When analyzing tax policy, economists consider a number of aspects, including equity issues and efficiency. My Economy Lab colleagues Armine Yalnizyan and Frances Woolley examined the equity issues around the Conservative income splitting proposal, while Stephen Gordon has examined the efficiency loss from raising the corporate income tax rate. Following Stephen's lead, we can ask the same question of income splitting.
The proposed Conservative tax splitting measure will reduce federal government revenues by roughly $2.5-billion. The true cost to governments is higher than that, since the definition of taxable income used by provinces is the same as the one used by the federal government, a point made by my Economy Lab colleague Kevin Milligan on Twitter. Milligan estimates that the measure will cost the provinces roughly an additional $1-billion in tax revenue. Milligan wonders if anyone has asked the provincial premiers how they feel about losing a billion dollars in tax revenue a year.
How much added efficiency are we buying for our $3.5-billion? Likely not very much.
By transferring income, for tax purposes, from the higher earning spouse (known as the primary earner) to the spouse with the lower income (secondary earner), this lowers the effective marginal tax rate on the primary earner, but raises it on the secondary earner. Higher marginal tax rates are a deterrent to earning taxable income, so we should expect to see primary earners spend more time in the labour force, and secondary earners less.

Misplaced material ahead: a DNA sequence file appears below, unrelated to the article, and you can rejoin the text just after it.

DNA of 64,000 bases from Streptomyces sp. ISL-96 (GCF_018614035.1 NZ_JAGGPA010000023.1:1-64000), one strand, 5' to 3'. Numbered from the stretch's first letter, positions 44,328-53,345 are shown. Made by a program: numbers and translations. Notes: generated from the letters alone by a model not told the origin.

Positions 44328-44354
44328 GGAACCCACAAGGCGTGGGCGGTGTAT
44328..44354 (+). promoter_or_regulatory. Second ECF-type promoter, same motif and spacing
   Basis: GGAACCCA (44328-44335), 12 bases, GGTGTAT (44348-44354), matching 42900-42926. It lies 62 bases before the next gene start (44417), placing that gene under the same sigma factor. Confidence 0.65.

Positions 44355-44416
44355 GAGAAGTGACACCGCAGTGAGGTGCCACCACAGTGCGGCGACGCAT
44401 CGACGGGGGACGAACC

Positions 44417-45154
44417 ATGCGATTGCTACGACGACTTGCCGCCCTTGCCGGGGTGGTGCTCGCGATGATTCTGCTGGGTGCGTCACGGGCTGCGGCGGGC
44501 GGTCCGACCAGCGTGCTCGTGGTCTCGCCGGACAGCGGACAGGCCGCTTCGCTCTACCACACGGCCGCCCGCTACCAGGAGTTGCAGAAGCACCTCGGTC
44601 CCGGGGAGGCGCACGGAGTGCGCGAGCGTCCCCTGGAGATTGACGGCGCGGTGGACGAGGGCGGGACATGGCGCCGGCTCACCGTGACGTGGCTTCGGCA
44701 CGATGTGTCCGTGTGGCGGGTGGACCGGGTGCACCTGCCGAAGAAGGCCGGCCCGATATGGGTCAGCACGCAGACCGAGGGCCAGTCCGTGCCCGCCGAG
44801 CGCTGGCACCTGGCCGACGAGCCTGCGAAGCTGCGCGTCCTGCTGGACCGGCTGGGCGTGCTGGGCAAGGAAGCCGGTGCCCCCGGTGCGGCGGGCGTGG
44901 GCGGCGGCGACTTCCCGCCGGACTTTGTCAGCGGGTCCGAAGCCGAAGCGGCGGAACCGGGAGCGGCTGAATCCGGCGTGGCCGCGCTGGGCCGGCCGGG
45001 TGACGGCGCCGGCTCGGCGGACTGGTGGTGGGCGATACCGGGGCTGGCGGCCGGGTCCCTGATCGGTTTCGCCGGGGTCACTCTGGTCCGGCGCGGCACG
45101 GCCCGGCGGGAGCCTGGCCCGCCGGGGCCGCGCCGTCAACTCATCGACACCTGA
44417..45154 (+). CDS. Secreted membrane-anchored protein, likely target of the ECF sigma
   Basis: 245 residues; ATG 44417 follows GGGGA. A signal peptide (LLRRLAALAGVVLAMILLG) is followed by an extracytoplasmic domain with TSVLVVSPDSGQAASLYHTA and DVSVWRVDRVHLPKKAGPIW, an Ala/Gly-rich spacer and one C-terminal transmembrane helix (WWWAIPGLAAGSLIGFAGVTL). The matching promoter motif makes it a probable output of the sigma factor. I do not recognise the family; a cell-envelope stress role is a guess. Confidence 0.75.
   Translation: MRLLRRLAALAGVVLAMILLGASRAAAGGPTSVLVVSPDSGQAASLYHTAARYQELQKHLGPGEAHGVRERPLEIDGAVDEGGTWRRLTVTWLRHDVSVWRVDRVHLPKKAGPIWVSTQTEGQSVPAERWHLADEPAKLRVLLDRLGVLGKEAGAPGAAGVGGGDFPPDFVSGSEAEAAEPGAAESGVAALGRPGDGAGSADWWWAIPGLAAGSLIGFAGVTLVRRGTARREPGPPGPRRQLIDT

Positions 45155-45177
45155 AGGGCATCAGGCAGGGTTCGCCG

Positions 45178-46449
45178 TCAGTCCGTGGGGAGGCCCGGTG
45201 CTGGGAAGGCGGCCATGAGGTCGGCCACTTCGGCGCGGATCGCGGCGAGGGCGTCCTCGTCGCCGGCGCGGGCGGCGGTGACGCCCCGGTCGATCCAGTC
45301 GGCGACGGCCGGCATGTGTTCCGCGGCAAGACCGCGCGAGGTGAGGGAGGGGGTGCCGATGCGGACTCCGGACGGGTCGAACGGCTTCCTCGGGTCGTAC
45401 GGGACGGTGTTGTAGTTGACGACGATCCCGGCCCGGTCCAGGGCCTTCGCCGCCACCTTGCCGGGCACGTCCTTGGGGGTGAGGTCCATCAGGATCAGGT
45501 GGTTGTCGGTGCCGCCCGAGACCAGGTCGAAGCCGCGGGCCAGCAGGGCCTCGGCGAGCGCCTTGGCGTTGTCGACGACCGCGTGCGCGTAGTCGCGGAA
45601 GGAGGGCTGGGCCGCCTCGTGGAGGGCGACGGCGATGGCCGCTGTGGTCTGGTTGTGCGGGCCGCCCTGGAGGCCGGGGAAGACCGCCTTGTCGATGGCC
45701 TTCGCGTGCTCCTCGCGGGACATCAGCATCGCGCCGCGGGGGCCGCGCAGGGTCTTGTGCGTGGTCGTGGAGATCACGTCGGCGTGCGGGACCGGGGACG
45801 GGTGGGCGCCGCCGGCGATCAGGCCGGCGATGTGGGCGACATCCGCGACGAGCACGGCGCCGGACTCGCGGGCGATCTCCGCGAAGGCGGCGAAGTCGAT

But how big is this response likely to be for each group? A report by Simon Fraser University economist Jonathan Kesselman cites studies that find the labour force participation rate of married women is significantly more sensitive to changes in marginal tax rates than that of married men. Since secondary earners are still predominantly women, we should expect to see secondary earners decrease their paid hours worked at a greater rate than primary earners increase theirs. Having secondary earners reduce their hours worked or drop out of the labour force entirely does not bode well for economic growth.
But we have to consider the fact that those secondary earners that drop out of the labour force are not going to do nothing – rather they are going to spend more time engaged in home production such as cooking, cleaning and home repair. Although home production does not show up in our GDP statistics, which are based on market transactions, this home production has a great deal of value.
All tax systems by their very nature are biased towards home production. If I pay someone to paint my house, between us there are a number of taxes we must pay to the government, most notably sales taxes and income taxes. If I paint my house myself, there are no taxes on my labour since there was no monetary transaction. Because of this, the tax system is necessarily biased in favour of home production and we have more hours spent in home production than is economically efficient. Introducing income splitting on labour income just adds to this inefficiency.
It is difficult to defend income splitting on economic efficiency grounds. Other tax cuts, such as a cut to general income taxes, would provide far more added economic growth per dollar spent.
Mike Moffatt is a chemical industry consultant and a Lecturer in the Business, Economics and Public Policy (BEPP) group at the Richard Ivey School of Business
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